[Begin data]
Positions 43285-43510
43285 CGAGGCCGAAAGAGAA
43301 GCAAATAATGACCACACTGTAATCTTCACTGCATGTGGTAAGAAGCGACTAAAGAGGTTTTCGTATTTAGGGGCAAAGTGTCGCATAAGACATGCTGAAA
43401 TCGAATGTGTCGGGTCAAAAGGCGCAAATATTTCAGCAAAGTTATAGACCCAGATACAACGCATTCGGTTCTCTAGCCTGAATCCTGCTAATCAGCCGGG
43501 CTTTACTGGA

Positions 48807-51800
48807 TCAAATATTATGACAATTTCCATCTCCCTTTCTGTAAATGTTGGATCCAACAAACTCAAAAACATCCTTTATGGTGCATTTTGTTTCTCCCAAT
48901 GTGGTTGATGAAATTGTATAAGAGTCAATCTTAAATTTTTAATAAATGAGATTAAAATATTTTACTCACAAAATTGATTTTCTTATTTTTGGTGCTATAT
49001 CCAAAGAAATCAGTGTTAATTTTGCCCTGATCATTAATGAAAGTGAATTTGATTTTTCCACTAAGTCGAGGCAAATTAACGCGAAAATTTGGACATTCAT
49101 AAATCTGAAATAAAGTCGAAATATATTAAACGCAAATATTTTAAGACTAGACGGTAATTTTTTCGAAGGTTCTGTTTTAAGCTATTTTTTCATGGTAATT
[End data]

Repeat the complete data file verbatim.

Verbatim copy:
Positions 43285-43510
43285 CGAGGCCGAAAGAGAA
43301 GCAAATAATGACCACACTGTAATCTTCACTGCATGTGGTAAGAAGCGACTAAAGAGGTTTTCGTATTTAGGGGCAAAGTGTCGCATAAGACATGCTGAAA
43401 TCGAATGTGTCGGGTCAAAAGGCGCAAATATTTCAGCAAAGTTATAGACCCAGATACAACGCATTCGGTTCTCTAGCCTGAATCCTGCTAATCAGCCGGG
43501 CTTTACTGGA

Positions 48807-51800
48807 TCAAATATTATGACAATTTCCATCTCCCTTTCTGTAAATGTTGGATCCAACAAACTCAAAAACATCCTTTATGGTGCATTTTGTTTCTCCCAAT
48901 GTGGTTGATGAAATTGTATAAGAGTCAATCTTAAATTTTTAATAAATGAGATTAAAATATTTTACTCACAAAATTGATTTTCTTATTTTTGGTGCTATAT
49001 CCAAAGAAATCAGTGTTAATTTTGCCCTGATCATTAATGAAAGTGAATTTGATTTTTCCACTAAGTCGAGGCAAATTAACGCGAAAATTTGGACATTCAT
49101 AAATCTGAAATAAAGTCGAAATATATTAAACGCAAATATTTTAAGACTAGACGGTAATTTTTTCGAAGGTTCTGTTTTAAGCTATTTTTTCATGGTAATT